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Does Heathrow give sustainability a bad name

Author: Robert MacMillan
Underside of airplane at takeoff with city buildings in background

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Achieving long term goal of sustainability can be profitable

Profitability and sustainability are not mutually exclusive goals for HH Global’s clients. When the announcement of the London Heathrow Airport’s new sustainability strategy spearheaded discourse, Group CEO Robert MacMillan took a balanced position. MacMillan shares his experience on how by leveraging innovation and sustainability, HH Global keeps the world’s largest brands meeting the green benchmark on all balance sheets.

Last week, Heathrow announced the launch of an ambitious sustainability “super-strategy.” Heathrow has branded the strategy Heathrow 2.0 and presents more than 200 ambitious targets to address a range of social, environmental, and economic issues.

Naturally, some have dismissed this as “greenwash”. Let me tell you why I disagree. And why I am frustrated when, time and again, the debate goes straight to whether a business can truly be both sustainable and profitable –- a question that received a lot of attention after the collapse of the Kraft-Unilever deal, but a question that’s built on a false premise. It’s never either-or.

Heathrow’s leaders understand that a sustainable approach is not a “nice-to-have”, it’s essential to long-term business planning. It’s estimated that the third runway will add an extra 260,000 flights a year once it’s completed, making it the U.K.’s largest source of carbon emissions. We can assume meeting the targets (agreed with a range of environmental and community groups) will be a very costly exercise, one which is sure to spark a few difficult conversations in the boardroom. But finding ways to make Heathrow more sustainable will lead to new innovations that will drive down costs –- and if Heathrow gets this right, why shouldn’t it export its approach right across the world? Sustainability and innovation are inseparable – that’s why we have one board member in charge of both at HH Global.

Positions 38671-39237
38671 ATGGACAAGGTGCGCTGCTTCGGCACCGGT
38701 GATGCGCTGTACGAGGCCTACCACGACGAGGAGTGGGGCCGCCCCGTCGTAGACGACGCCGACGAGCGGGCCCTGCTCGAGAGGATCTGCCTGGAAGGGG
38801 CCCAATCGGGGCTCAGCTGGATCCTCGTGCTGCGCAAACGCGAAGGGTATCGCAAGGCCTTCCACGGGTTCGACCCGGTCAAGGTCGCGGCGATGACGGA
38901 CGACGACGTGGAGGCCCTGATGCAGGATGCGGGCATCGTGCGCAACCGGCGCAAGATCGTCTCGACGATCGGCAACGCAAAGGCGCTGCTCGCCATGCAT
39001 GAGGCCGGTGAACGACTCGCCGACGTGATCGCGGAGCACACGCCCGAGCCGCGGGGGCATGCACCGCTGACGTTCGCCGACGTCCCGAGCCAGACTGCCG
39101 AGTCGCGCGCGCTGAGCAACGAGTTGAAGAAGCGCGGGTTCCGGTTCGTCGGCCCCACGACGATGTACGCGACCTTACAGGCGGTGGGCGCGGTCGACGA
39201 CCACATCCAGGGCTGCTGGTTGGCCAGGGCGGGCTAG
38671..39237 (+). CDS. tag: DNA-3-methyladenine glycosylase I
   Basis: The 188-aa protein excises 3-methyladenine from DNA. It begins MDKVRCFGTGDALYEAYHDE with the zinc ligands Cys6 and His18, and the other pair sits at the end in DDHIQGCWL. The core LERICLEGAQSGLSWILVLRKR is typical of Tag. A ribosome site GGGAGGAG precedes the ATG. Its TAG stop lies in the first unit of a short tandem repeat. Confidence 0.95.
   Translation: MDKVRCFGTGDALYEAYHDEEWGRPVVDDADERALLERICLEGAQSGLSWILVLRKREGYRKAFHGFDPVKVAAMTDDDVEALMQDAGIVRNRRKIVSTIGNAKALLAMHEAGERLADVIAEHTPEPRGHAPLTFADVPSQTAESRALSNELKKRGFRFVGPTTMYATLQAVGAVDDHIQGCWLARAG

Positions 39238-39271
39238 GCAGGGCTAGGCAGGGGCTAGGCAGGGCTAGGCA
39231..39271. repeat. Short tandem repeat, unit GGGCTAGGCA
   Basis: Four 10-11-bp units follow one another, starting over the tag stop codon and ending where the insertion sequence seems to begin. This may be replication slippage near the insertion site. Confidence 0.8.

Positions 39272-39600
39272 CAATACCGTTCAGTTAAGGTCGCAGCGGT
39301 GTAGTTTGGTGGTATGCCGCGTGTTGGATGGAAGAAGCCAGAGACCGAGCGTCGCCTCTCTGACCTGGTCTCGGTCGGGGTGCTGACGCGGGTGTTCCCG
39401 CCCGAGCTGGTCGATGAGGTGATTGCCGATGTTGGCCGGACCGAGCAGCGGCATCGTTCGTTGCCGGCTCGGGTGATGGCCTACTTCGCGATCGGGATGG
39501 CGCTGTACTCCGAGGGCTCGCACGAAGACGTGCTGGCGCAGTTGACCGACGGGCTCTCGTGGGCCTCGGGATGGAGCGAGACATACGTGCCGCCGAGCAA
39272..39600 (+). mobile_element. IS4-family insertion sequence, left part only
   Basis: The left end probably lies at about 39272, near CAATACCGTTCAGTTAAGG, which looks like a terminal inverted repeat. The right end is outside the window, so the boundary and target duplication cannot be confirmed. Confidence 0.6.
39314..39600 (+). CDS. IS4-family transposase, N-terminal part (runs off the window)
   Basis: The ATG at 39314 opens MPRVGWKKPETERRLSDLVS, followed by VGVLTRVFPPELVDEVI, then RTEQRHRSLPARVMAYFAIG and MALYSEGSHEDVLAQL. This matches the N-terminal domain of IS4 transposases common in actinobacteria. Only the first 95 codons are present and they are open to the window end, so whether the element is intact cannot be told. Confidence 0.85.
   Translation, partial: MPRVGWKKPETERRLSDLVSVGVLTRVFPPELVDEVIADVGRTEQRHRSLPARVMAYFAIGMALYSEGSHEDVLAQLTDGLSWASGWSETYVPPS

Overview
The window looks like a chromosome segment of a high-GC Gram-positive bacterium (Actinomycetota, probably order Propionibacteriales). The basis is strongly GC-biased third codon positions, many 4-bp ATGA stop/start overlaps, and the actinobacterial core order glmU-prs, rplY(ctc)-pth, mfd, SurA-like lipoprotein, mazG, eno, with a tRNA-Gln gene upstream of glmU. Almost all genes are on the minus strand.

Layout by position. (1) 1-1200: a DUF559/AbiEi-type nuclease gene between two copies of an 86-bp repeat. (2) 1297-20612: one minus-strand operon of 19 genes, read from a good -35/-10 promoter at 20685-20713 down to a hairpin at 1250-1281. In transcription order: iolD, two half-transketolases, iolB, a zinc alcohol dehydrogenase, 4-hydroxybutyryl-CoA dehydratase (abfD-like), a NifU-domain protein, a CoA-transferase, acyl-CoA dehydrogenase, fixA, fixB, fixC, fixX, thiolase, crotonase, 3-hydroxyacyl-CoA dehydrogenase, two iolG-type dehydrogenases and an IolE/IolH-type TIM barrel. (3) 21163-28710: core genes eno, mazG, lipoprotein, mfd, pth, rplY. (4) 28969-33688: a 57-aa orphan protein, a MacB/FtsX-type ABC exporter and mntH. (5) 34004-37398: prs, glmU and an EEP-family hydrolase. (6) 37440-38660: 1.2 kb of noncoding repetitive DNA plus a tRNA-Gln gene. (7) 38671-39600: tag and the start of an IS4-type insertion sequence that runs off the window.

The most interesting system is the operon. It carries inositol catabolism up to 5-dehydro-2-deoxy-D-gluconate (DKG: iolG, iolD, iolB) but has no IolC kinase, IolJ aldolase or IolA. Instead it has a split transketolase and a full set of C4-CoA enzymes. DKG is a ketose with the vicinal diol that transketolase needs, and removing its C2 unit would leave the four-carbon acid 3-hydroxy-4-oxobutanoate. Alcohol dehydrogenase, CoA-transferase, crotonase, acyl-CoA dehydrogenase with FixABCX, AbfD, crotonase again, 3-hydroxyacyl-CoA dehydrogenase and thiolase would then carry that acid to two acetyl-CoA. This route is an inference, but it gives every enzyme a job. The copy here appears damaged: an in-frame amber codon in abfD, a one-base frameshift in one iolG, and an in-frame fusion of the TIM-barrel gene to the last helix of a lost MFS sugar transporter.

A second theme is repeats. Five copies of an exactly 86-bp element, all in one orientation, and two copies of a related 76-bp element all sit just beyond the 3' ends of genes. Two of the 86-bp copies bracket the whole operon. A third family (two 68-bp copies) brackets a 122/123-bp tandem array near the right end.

I work closely with some of the world’s biggest businesses and discuss sustainability with all kinds of company leaders. They recognise sustainability can have positive network effects, even if it starts in one business unit. Take the marketing department of a company for example, a division which helps to ensure the brand of a company is consistent across its operations. A pretty important consideration if you have even the slightest understanding of brand equity.

All marketing function activities from creative production to printing and packaging require a lot of collaboration and coordination. That’s exactly what we do at HH Global – we partner with companies across the world to help drive down costs in marketing services in an efficient and sustainable manner. Companies save money, time, and hassle, and they also know that if they are asked: “Is every link in your supply chain sustainable?”, they don’t have to say “I’ll get back to you”.

For example, we’ve partnered with HSBC over the last four years to help them meet their sustainability goals. They were particularly focused on making their marketing function more sustainable, driving efficiency across their marketing supply chain and cutting costs. The best part of this: we reduced their global print volumes by three to five percent,  which is the equivalent of millions of gallons of water and thousands of trees. And we saved them lots of money too. And this doesn’t just help one department. It’s a benchmark, it pulls other departments up, too.

We work closely with our partners to include sustainability in their long-term strategy because it cannot be tackled as a short-term ambition. I believe the successful companies of the future will be those with sustainability at their foundation such as Heathrow 2.0. We’ll see cynicism for a while, but cynicism falls in the face of proof. I expect Heathrow, and others, to prove the naysayers wrong. Building business sustainably is more important than ever.